The Media: A Mirror or a Window?

It is sometimes said by those in the field of communications that the media is a reflection (or mirror) of society’s values and overall desires. On the reverse of that idea, it is often said that the media shapes society’s values, providing a window to whatever the media wants the world to see.

I tend to take an all-inclusive approach to this question: the media takes on the role of a mirror, but also that of a window. When used by those with a specific agenda, the media can certainly act as a window, shaping the world view of those who take it in. When crafted by a profit-driven group, the media will likely be a reflection, or mirror, of the society the group hopes to sell its message to.
Because of this dichotomy, the question is more an issue of where the cycle started; in a choice between the media and society, which started to shape the other first? The answer determines if the media first catered to what the public wanted, or instead determined what the public would want later.
I argue for the side of the window. The whole reason that mass media exist is to distribute a message to the maximum number of consumers as often and as timely as possible. The media that we take in helps us shape our opinions, and even our basic thought processes and reactions to any given situations.
The cycle seems to begin at media being used to shape society, as a useful tool for popularizing certain ideas, philosophies, and opinions. We can see certain groups pushing their ideas into popularity through the use of any available media; recent prominent examples include the new prominence of the LGBT organization’s prominence in news and entertainment, in constant stories of new legal developments from the news and direct acceptance from certain television programming, such as Modern Family and, more recently, the Disney Channel’s “Good Luck Charlie,” and the legalization and general acceptance of marijuana use.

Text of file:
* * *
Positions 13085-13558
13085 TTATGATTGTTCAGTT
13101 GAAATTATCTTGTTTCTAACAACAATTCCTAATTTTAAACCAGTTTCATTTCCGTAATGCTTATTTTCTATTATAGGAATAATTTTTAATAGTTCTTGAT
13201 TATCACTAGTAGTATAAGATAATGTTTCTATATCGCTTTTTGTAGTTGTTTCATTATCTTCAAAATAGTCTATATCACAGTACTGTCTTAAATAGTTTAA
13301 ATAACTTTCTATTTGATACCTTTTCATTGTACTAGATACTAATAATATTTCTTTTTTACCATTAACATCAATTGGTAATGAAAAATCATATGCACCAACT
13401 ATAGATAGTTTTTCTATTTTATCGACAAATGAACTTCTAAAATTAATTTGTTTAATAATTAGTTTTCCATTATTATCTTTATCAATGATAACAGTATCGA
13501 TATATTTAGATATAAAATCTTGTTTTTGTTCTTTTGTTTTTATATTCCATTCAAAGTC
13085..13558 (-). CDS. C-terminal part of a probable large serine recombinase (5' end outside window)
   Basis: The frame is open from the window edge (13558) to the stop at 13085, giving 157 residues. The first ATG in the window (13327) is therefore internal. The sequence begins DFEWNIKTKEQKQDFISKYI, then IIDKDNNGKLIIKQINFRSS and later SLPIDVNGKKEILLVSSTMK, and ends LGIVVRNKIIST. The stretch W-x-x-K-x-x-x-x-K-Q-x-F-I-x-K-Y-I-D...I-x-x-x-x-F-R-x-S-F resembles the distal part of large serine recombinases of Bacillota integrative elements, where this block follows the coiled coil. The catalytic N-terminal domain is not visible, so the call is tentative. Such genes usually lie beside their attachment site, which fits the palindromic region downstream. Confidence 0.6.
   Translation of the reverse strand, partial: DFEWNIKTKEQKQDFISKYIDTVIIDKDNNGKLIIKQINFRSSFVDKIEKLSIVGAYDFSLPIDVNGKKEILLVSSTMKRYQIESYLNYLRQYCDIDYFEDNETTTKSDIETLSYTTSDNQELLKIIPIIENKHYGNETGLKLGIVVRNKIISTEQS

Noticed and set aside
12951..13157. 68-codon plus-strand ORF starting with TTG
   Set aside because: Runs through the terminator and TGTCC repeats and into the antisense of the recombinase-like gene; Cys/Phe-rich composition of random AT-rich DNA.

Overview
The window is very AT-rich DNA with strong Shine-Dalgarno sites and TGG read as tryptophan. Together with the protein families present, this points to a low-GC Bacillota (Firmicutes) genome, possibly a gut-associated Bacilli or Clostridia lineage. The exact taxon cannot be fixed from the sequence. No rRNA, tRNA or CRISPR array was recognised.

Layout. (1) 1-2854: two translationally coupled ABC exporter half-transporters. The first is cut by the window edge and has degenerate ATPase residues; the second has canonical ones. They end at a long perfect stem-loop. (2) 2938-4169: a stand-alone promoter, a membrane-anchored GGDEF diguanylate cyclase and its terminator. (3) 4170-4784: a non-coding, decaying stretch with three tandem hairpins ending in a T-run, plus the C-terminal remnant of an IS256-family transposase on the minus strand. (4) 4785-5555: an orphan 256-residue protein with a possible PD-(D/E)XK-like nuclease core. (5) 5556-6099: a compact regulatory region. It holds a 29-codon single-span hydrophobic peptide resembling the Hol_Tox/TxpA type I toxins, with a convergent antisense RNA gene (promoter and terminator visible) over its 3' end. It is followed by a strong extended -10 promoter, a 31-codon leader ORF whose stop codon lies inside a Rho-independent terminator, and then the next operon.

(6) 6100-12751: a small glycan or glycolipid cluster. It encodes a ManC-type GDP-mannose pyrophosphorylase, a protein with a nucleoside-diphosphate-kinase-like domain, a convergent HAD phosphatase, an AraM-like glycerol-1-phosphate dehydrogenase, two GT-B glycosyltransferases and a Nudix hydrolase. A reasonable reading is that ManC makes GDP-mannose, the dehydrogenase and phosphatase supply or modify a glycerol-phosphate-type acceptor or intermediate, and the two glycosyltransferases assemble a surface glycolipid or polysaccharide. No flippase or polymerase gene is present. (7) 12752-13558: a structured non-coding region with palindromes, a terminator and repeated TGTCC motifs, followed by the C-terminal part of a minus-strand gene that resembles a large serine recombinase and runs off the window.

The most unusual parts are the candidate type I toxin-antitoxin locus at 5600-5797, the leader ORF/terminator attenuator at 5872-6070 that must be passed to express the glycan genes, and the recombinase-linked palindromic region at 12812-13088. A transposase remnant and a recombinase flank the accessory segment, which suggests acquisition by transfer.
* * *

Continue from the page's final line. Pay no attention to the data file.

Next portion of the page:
These are things that not accepted in society until the main media sources changed their paradigm. They once used these subjects as cheap punchlines or darker subject material, but the cycle began as special interest groups took control and began to use the media as a window, at first subtly (treating once-taboo subjects as not such a big problem), and then more directly (treating the now lighter subjects as commonplace or normal, sometimes even as something to be applauded).
It is doubtless to me that the media is used to change society.
We decide if we will take it in, and we decide how we will react to it, but the very fact that we cannot help but react (because even a choice to not react is a conscious choice at some point) defines the media as a window. If we become jaded with the media and stop taking it in, that will shape us, and the media takes its effect even by being absent. If we soak in every message we can, they become part of us, shaping our personality, and the media still takes effect.
Therefore the media, even by existing at all, becomes a changing force to society to start with. The portions of it that function as a mirror are results of the portions that are windows.


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